Stewarding Your Treasure

There’s a legendary story about a village in Southern India that was being terrorized by a troop of small monkeys.

To catch the pests, the villagers came up with an ingenious plan. They took several hollowed out coconuts and chained them to a stake. Inside the coconuts they placed a small amount of rice that could be seen through a hole in the top. The hole was just large enough for a monkey to insert their out-stretched hand, but not large enough for them to remove a fist gripped around a ball of rice. Do you see where this is going?

The monkeys, pulled in by the delicious rice, would reach into the coconut and grab it. But consumed by their own greed, they were unable to let go and their desire to hold onto the rice made it impossible to pull out their hand. They were trapped. The very thing they were gripping had gripped them.
It’s not hard to see the connection between the village monkeys and us. When we cling to what we think is ‘ours’, we end up mastered by the very things we thought we were master over.

In his little book The Pursuit of God, AW Tozer highlights how our money and possessions can grab hold of us. In the chapter “The Blessedness of Possessing Nothing,” Tozer writes:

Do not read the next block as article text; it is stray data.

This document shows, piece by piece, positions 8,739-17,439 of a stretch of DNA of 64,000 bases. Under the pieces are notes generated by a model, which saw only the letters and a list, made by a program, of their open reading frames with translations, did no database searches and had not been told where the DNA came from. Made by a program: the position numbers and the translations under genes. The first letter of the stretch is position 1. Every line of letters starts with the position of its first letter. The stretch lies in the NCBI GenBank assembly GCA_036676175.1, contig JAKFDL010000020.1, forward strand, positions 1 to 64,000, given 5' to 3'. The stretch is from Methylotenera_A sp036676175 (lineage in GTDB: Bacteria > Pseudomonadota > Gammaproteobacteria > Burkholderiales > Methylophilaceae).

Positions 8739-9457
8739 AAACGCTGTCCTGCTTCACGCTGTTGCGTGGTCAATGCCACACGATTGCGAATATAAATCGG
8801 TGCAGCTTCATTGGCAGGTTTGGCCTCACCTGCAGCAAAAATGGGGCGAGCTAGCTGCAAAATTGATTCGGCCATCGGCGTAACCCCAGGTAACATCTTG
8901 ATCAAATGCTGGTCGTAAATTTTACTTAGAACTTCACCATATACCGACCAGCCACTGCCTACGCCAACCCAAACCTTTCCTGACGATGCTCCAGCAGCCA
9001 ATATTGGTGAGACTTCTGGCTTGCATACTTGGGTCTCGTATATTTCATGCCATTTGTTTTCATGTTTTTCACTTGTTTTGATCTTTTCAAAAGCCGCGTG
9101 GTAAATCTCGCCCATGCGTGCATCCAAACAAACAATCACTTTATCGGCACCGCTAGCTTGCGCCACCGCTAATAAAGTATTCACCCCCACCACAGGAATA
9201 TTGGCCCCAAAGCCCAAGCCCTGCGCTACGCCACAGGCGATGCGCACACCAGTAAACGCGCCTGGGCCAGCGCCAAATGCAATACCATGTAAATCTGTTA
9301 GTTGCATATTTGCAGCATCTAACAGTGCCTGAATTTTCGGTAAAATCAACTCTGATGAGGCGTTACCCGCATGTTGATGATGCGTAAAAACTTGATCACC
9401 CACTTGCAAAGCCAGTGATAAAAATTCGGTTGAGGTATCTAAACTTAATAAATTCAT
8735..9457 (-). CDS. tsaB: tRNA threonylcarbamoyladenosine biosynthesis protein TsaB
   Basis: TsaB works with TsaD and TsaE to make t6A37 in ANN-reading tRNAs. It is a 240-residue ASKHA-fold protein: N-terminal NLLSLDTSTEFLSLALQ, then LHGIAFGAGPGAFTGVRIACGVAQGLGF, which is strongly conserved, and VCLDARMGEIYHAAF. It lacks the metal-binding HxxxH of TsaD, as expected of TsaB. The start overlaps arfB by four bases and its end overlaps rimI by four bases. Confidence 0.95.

There can be no doubt that this possessive clinging to things is one of the most harmful habits in the life. Because it is so natural it is rarely recognized for the evil that it is; but its outworkings are tragic.

We are often hindered from giving up our treasures to the Lord out of fear for their safety…. But we need have no such fears. Our Lord came not to destroy but to save.

“Everything is safe which we commit to Him, and nothing is really safe which is not so committed.”

Tozer’s quote is profound. We so easily grab and protect and guard our treasure, and yet it’s when it’s gripped in our hands that our possessions, and we ourselves, are most vulnerable. For our good, God invites us to open our hands to him; not just with our treasure but with all of life.

Hear Tozer:

Our gifts and talents should also be turned over to Him. They should be recognized for what they are, God's loan to us, and should never be considered in any sense our own. We have no more right to claim credit for special abilities than for blue eyes or strong muscles. "For what do you have that you did not receive?"

This is our problem, ultimately. We see ourselves as owners, not stewards. But what do we do about it? This is where Tozer exhorts us. He helps us see the pathway for how to deal with what he calls our “possession malady”…

The Christian who is alive enough to know himself even slightly will recognize the symptoms of this possession malady, and will grieve to find them in his own heart. If the longing after God is strong enough within him he will want to do something about the matter. Now, what should he do?